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Land registration

Land registration

Importance of having unregistered land recorded in the Land Registry


Registration of land helps in identifying land owners and facilitating real estate transactions. HM Land Registry was instituted in 1862. However, there was no obligation for landowners to register their properties. In 1997, the Land Registration Act was formulated to compel all landlords to register their properties. Some people registered voluntarily while others only registered their properties during conveyance. This means that there are still real estate owners with the unregistered land. A good number of these belong to churches and the crown. Over 80% of properties in the UK are registered.

While some people register their properties during conveyance, others register when changing ownership. For example, couples who live like joint tenants may switch to a common tenancy to get a better hold of their properties. Joint ownership does not specify the amount of share each partner owns. Inheritance of joint ownership properties is marred with ambiguity since the law does not recognise wills. Getting into common tenancy allows partners to draw to wills which clarify property inheritance.

The Land Registry handles the property registration and transfers. A landowner has to prove ownership of the land for his property to be registered. Title Deeds are the most common proof of ownership. He must also pay a fee and fill forms that facilitate registration. You do not need a solicitor to help you with registration. The Land Registry can guide you through the steps of registering property. However, a solicitor can help speed up the process or explain clauses that are not clear.

Registration of land helps in speeding up conveyance. Solicitors are usually expected to research property ownership and recover Title Deeds. They do this by colluding with the Land Registry. The Land Registry does not document unregistered properties. This makes it difficult for buyers’ solicitors to verify ownership accurately. They have to rely on sellers’ Title Deeds to confirm ownership. Sometimes they have to register the property at the very beginning of conveyance to avoid disputes arising from ambiguity in ownership. If the seller loses his Title Deeds, the conveyance may be entirely impossible.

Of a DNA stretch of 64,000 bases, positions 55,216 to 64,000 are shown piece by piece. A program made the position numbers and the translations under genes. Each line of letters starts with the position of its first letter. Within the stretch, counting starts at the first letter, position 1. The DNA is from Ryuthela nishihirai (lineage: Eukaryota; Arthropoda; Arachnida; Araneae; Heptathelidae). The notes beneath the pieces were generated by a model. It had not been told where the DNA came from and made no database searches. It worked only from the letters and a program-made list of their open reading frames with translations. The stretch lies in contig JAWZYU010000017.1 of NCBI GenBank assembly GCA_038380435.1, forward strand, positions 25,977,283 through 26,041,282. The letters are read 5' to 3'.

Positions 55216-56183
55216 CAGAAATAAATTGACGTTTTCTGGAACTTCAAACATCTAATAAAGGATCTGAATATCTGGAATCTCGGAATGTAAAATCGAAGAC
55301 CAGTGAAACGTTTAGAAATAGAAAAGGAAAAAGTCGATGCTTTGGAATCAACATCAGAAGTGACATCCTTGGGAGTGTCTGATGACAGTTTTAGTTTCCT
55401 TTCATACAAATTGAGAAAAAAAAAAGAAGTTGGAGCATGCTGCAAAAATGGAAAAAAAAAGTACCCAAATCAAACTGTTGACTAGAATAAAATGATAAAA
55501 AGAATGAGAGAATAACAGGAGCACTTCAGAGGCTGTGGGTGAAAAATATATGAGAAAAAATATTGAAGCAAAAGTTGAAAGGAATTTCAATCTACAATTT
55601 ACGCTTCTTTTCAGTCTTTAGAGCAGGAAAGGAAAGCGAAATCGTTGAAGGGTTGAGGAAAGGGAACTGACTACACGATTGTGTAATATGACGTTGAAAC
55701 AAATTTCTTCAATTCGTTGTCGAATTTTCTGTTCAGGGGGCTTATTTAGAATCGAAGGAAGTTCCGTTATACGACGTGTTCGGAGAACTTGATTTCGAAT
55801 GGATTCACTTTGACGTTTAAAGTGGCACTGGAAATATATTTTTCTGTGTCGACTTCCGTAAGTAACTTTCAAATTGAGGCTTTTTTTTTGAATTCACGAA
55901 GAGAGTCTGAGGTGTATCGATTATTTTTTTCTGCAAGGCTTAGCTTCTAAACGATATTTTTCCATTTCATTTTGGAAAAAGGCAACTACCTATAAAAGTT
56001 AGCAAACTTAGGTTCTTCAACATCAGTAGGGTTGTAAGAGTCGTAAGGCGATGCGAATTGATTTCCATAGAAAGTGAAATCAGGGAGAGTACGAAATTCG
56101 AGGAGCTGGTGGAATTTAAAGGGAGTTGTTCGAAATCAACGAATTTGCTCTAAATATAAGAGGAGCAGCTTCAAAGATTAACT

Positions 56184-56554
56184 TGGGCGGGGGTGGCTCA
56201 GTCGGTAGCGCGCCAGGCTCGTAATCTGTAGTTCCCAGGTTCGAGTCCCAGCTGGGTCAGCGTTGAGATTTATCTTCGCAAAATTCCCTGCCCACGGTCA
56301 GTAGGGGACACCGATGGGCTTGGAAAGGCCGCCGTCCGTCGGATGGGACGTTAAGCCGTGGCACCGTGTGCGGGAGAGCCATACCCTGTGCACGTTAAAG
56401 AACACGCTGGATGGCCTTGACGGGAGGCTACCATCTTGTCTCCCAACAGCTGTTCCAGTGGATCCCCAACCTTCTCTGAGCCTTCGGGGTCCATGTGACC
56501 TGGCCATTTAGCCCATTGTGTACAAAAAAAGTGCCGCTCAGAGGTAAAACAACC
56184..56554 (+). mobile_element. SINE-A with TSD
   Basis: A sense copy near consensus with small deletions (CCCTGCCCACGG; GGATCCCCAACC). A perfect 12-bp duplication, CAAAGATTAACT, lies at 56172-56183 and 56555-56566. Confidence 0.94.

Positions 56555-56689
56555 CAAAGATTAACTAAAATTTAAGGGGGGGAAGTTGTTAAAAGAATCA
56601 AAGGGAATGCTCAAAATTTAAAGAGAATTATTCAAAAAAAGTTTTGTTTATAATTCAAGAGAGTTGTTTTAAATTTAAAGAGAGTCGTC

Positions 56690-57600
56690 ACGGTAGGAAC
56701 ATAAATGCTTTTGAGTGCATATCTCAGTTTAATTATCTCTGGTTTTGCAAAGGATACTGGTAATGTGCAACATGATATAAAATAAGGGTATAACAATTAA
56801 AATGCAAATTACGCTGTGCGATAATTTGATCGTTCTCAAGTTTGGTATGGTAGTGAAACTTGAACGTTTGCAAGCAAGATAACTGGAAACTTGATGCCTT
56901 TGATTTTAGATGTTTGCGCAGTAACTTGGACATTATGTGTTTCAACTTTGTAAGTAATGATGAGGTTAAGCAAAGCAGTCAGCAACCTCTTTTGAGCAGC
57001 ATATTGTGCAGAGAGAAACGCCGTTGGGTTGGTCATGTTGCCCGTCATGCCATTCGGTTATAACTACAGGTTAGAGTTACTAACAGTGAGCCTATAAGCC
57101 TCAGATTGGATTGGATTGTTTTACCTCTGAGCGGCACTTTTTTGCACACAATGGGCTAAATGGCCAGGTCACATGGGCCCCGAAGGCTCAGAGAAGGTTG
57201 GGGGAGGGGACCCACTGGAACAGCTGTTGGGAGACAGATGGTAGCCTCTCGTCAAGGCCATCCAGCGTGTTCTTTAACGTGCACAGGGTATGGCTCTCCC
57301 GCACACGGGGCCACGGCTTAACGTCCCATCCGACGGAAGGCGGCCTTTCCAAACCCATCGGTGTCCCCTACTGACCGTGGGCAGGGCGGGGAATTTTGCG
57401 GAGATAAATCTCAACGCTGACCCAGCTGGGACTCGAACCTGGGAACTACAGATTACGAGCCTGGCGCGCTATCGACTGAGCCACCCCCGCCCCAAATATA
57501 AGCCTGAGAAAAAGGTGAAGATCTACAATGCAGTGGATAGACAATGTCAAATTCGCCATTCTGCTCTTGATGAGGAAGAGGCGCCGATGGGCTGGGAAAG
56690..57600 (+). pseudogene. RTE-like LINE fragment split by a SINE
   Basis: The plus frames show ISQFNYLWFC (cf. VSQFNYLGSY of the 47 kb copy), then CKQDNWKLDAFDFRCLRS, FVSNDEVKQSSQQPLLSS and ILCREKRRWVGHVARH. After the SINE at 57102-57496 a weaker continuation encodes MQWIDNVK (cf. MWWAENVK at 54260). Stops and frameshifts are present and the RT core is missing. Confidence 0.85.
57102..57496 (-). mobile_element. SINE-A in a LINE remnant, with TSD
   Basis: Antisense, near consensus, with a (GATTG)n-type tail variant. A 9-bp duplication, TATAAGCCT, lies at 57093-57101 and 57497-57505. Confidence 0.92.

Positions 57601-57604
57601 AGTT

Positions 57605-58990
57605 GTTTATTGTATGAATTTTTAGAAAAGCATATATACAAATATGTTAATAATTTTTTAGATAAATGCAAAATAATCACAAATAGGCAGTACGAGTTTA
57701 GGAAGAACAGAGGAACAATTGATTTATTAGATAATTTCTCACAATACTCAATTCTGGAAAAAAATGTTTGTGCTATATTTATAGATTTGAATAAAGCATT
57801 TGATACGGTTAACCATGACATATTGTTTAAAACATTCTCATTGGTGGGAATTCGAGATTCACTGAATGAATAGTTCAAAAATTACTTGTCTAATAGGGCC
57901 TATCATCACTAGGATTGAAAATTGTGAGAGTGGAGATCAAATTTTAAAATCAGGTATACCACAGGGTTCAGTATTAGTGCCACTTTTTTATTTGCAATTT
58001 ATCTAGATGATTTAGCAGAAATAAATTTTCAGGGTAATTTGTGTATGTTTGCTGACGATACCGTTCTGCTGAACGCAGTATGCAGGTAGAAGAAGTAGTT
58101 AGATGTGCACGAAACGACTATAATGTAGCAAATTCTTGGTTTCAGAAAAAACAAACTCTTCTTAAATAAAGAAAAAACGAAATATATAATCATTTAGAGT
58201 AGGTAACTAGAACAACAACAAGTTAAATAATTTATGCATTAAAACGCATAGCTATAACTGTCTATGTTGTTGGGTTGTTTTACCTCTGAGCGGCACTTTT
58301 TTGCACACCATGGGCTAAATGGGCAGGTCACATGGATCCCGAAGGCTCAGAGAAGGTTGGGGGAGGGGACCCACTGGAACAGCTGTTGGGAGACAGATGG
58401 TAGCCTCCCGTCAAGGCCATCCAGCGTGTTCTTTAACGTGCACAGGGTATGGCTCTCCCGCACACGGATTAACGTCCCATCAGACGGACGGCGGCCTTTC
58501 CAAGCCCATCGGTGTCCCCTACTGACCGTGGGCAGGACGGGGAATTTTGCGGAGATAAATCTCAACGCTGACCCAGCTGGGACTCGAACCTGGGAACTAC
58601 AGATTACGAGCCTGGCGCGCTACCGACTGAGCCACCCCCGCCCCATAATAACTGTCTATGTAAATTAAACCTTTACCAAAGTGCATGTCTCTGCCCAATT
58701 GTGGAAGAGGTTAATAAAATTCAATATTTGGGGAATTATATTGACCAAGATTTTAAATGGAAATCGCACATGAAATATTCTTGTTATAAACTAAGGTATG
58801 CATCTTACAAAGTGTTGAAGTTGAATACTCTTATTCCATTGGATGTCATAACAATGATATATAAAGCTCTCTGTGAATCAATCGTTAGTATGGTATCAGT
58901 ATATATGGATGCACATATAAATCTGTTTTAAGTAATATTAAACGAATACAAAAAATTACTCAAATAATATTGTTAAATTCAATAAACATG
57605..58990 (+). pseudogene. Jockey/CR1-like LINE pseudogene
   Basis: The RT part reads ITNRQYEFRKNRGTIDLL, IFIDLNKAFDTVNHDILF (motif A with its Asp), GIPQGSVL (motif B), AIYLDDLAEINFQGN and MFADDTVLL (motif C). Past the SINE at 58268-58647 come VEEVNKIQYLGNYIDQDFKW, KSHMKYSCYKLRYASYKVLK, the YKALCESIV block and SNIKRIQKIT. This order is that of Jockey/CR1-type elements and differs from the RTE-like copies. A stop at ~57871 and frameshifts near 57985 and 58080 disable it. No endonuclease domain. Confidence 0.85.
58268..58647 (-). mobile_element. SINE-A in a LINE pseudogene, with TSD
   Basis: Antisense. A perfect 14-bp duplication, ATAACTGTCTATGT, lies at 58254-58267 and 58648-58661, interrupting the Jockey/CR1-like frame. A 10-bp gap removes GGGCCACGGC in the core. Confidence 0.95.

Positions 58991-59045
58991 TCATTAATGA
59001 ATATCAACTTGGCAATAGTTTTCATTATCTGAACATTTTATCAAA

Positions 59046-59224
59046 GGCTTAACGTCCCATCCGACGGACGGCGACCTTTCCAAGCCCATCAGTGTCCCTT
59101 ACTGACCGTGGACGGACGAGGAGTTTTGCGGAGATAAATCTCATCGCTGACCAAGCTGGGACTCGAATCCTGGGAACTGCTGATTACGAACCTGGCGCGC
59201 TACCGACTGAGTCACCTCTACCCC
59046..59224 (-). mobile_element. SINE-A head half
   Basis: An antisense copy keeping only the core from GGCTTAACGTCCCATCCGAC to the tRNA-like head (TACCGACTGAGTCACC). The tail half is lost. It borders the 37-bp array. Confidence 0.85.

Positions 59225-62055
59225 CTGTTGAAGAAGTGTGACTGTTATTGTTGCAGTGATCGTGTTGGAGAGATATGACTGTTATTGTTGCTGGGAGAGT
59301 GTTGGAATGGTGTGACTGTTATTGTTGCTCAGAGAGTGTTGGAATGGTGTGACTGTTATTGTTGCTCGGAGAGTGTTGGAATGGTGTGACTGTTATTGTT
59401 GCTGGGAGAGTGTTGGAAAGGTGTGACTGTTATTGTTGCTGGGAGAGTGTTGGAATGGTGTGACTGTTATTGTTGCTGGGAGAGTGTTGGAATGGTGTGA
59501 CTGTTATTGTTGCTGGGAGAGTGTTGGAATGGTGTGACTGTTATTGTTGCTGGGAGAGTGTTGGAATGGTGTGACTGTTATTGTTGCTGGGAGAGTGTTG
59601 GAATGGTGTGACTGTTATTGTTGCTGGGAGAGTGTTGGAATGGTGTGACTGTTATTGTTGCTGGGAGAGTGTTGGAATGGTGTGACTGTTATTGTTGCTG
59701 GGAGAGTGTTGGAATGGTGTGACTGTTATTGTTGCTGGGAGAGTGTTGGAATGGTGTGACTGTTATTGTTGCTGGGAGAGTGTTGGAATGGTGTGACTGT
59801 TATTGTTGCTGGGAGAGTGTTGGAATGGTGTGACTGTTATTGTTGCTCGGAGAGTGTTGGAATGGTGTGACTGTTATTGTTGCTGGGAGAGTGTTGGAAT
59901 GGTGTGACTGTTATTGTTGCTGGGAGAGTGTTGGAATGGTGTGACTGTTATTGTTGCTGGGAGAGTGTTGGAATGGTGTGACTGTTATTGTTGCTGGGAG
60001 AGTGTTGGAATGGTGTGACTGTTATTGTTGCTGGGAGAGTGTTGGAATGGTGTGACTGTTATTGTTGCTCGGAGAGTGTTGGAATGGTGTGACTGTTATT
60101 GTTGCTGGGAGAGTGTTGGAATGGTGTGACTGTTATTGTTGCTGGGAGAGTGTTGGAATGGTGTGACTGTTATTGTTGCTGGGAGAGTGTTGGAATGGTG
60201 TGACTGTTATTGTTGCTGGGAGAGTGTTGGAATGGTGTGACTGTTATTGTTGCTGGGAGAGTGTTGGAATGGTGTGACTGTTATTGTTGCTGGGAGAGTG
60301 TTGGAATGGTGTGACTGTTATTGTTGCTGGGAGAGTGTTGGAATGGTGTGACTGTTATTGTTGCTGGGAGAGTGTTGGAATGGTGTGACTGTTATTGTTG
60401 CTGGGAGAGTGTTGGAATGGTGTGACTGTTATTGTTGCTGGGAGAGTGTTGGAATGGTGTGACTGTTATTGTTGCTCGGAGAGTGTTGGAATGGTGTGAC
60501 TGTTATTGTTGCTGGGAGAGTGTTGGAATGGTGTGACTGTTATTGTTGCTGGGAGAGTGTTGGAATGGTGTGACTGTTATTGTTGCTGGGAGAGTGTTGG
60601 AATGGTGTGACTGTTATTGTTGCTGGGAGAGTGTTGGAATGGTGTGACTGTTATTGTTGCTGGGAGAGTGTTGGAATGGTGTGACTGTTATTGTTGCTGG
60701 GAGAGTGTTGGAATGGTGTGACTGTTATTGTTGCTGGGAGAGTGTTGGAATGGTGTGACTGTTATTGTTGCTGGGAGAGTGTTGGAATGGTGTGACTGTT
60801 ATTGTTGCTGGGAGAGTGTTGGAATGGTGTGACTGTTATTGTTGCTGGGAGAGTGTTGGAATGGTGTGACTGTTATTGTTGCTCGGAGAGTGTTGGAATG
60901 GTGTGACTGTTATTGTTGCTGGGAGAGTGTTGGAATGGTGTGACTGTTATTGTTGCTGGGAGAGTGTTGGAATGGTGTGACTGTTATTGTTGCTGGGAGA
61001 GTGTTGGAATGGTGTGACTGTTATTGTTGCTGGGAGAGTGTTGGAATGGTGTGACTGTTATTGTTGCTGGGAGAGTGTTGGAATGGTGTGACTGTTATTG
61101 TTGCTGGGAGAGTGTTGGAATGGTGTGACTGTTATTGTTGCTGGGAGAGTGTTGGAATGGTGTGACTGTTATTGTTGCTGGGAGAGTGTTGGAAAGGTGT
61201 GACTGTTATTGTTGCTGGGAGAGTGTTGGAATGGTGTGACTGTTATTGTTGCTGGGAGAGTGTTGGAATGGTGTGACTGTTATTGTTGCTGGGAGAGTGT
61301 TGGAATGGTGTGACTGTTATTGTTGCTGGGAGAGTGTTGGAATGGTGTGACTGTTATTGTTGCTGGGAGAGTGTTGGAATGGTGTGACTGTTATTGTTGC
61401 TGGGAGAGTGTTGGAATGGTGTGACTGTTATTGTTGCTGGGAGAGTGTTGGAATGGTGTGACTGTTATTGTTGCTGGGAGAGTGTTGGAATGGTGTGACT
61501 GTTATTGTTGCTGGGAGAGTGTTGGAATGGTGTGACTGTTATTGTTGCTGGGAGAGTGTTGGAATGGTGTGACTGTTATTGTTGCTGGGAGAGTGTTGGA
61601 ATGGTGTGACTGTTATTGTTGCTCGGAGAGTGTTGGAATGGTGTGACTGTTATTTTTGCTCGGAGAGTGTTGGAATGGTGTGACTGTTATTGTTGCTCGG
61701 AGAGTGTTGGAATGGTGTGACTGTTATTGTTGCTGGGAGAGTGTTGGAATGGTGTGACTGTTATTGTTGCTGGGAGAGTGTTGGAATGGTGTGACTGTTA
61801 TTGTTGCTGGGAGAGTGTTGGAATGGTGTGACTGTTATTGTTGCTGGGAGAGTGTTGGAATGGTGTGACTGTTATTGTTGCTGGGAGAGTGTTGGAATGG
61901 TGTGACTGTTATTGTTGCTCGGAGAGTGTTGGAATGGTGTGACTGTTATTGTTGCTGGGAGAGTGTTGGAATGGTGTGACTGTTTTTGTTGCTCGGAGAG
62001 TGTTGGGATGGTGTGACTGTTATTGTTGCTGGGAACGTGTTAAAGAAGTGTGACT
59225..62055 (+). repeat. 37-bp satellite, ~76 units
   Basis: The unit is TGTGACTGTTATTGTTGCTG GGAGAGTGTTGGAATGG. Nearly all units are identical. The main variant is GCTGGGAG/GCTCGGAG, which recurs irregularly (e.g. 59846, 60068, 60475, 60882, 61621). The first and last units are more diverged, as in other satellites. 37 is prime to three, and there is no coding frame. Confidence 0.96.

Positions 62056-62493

Property registration protects owners from claims of adverse possession and squatter rights. Homeless people can informally claim ownership of a property that is not registered. It takes a lot of court battle and trips to the Land Registry to reclaim a property from undue possession.

Unregistered properties make it difficult for potential buyers to know their owner. If a buyer wants to purchase a property, he must identify its owner. He can do this by asking people who live around the property. These people must have seen the owner and may even have his contacts. The buyer can also ask around in the local clubs, shops and other social centres. Local electoral registers may also have the name of the owner.

If inquiry fails to identify property owner, you can go a length further to put a sign post on the property. The sign post should mention your intention to buy. The buyer will see the sign post and contact you. You need to talk to a solicitor before posting the sign. The solicitor will advise you if it is illegal or not to post the sign.

Land Registry fees and Conveyancing


An additional cost when you move houses or change anything in the ownership are the Land Registry fees. What are these fees and why do you have to pay them? The Land Registry is a governmental agency responsible for every change you make in a title to the property and for all the details regarding a house owner. Any alteration must get through the Land Registry, so you are protected against squatters or tenants and to actually be the legal owner of your house.

Starting with 2014, the Land Registry system changed, and you are able to send any modifications and the necessary paperwork online, which saves you time and also considerably reduced the costs of the Land Registry fees. The difference between posting the alterations by post and by email can sometimes mean hundreds of pounds still in your pocket. You can check if your property is eligible for the electronic platform on the government website. The cost is significantly reduced for bigger properties, where the fee is lower even with £500.

What do you pay Land Registry Fees for? Anything from adding/removing a person from the property title, boundaries amendments, change of name, cancellation of the lease or equity sharing lease constitutes an adjustment to the property title, and there are different fees to be paid.

How can you pay the Land Registry fees?

  • By cheque or postal order
  • Credit/debit card/cash at one of the Land Registry agency, by appointment
  • Variable direct debit, through a Business e-services account

If you plan on buying a new residential property, we recommend a Land Registry search before the transaction. The search will reveal if the seller is the legal owner and if he has the right to sell. Also, there is information about the owners' equity (if the house is under Shared Ownership), any mortgages or leases and details about title registers, any plans or alterations brought to the property in the past and specifics about prior and current owners.

The related costs depend on the value of the property, application type and ownership transfer – in the case of a shared ownership and you only buy an equity (part), or you are the only owner (whole). To this, we add the difference between applying by post or on the digital platform.